CounterBlunder

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I'm long overdue here, but thank you so much for doing this!! I've been wanting this for a long time and just discovered this post :)

see my comment above -- I (ironically) meant aphasia

hahaha I actually also meant aphasia :P

This is ~even more~ anecdotal, but me and several of my friends have noticed increased anosmia since the pandemic, but critically starting before any of us got covid (and including friends who never got it). We conjectured that it could be from some combination of very high stress levels for a long time + social isolation? Just to add some data points to the mix.

Pretty much all the writing I've read by Holocaust survivors says that this was not true, that the experience was unambiguously worse than being dead, and that the only thing that kept them going was the hope of being freed. (E.g. according to Victor Frankl in "Man's Search for Meaning", all the prisoners in his camp agreed that, not only was it worse than being dead, it was so bad that any good experiences after being freed could not make up for it how bad it was. Why they didn't kill themselves is an interesting question that he explores a bit in the book.) Are there any Holocaust survivors who claim otherwise?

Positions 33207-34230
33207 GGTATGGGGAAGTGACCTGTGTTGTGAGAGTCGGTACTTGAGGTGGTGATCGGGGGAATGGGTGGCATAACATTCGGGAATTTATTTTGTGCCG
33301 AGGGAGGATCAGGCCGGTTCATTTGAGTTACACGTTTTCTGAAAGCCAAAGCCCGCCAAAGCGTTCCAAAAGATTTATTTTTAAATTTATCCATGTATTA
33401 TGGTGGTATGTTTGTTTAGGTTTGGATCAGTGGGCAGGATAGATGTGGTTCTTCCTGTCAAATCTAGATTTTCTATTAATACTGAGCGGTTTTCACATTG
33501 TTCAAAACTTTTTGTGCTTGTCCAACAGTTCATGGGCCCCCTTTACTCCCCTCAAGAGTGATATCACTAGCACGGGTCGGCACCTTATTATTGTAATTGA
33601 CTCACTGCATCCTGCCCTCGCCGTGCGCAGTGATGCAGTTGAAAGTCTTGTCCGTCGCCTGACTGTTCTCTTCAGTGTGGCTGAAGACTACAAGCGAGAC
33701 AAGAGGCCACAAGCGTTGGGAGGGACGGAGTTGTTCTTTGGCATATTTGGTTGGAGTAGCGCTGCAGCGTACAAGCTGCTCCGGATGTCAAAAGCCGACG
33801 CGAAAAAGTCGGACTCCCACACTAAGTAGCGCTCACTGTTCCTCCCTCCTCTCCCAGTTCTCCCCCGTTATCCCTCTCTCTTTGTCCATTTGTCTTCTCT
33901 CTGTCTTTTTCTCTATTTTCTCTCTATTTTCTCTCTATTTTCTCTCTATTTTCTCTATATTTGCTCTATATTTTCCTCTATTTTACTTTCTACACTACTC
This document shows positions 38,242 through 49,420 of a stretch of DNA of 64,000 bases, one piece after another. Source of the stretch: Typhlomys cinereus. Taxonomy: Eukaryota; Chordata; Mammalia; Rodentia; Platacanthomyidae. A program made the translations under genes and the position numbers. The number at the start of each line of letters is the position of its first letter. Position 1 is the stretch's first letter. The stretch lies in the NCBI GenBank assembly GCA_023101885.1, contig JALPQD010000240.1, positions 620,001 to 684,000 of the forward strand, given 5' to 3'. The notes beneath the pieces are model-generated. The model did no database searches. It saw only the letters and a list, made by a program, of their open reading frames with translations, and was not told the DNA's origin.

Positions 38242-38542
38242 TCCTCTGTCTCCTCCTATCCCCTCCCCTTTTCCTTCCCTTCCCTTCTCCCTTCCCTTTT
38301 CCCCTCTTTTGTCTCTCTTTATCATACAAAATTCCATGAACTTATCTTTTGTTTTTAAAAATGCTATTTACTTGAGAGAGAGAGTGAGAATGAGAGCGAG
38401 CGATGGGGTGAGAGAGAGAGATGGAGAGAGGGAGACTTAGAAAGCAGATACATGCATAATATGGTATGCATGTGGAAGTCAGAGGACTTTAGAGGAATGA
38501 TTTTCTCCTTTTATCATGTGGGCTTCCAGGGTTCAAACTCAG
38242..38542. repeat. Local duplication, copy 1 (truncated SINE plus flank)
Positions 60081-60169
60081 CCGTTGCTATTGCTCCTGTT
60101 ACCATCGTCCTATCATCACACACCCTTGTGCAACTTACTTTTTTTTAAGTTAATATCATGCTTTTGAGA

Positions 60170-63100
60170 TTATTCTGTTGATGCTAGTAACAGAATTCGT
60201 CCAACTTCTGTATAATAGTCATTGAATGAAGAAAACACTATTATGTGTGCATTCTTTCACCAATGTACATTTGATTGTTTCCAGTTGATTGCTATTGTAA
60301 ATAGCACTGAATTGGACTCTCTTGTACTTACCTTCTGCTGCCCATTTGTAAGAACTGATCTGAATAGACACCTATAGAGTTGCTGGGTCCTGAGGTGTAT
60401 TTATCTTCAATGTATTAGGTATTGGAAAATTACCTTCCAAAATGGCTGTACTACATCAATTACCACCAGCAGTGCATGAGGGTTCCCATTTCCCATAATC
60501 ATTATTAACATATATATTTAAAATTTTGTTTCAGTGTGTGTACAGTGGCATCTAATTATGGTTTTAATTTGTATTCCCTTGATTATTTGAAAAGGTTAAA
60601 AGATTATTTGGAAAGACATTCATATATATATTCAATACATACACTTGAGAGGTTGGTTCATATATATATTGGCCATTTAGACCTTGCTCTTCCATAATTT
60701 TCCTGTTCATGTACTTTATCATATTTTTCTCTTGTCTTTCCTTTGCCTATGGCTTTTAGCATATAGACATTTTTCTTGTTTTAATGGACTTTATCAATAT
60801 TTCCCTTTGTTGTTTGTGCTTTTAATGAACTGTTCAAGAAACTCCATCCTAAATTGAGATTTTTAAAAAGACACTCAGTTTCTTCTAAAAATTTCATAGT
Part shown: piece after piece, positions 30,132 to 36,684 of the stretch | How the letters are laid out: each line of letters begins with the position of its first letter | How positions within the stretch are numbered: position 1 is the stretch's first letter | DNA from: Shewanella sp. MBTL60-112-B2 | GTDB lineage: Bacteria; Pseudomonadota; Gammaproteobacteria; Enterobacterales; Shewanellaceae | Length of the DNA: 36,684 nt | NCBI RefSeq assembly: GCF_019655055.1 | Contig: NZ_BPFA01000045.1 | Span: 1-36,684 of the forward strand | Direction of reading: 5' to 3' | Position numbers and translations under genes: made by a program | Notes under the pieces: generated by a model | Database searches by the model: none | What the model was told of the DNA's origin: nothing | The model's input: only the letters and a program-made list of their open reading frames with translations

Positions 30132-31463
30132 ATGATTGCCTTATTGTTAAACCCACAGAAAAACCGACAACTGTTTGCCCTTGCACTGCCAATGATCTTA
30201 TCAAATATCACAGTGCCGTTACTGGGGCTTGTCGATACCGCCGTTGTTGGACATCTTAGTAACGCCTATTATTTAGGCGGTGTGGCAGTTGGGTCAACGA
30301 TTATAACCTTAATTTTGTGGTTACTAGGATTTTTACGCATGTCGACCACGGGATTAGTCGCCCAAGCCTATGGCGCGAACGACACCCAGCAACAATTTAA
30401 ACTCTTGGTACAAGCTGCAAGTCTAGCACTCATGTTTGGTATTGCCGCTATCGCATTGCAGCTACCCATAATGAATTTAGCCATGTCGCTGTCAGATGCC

Thanks for the thoughtful response, that perspective makes sense. I take your point that ACT-R is unique in the ways you're describing, and that most cognitive scientists are not working on overarching models of the mind like that. I think maybe our disagreement is about how good/useful of an overarching model ACT-R is? It's definitely not like in physics, where some overarching theories are widely accepted (e.g. the standard model) even by people working on much more narrow topics -- and many of the ones that aren't (e.g. string theory) are still widely known about and commonly taught. The situation in cog sci (in my view, and I think in many people's views?) is much more that we don't have an overarching model of the mind in anywhere close to the level of detail/mechanistic specificity that ACT-R posits, and that any such attempt would be premature/foolish/not useful right now. Like, I think if you polled cognitive scientists, the vast majority would disagree with the title of your post -- not because they think there's a salient alternative, but because they think that there is no theory that even comes close to meriting the title of "best-validated theory of cognition" (even if technically one theory is ahead of the others). Do you know what I mean? Of course, even if most cognitive scientists don't believe in ACT-R in that way, that alone doesn't mean that ACT-R is wrong.. I'm curious about the evidence that Terry is talking about above. I just think the field would look really, really different if we actually had a halfway-decent paradigm/overarching model of the mind. And it's not like ACT-R is some unknown idea that is poised to take over the field once people learn about it. Everyone knew about it in the 90s, and then it fell out of widespread use -- and my prior on why that happened is that people weren't finding it super useful. (Although like I said, I'm really curious to learn more about what Terry/other contemporary people are doing with it!)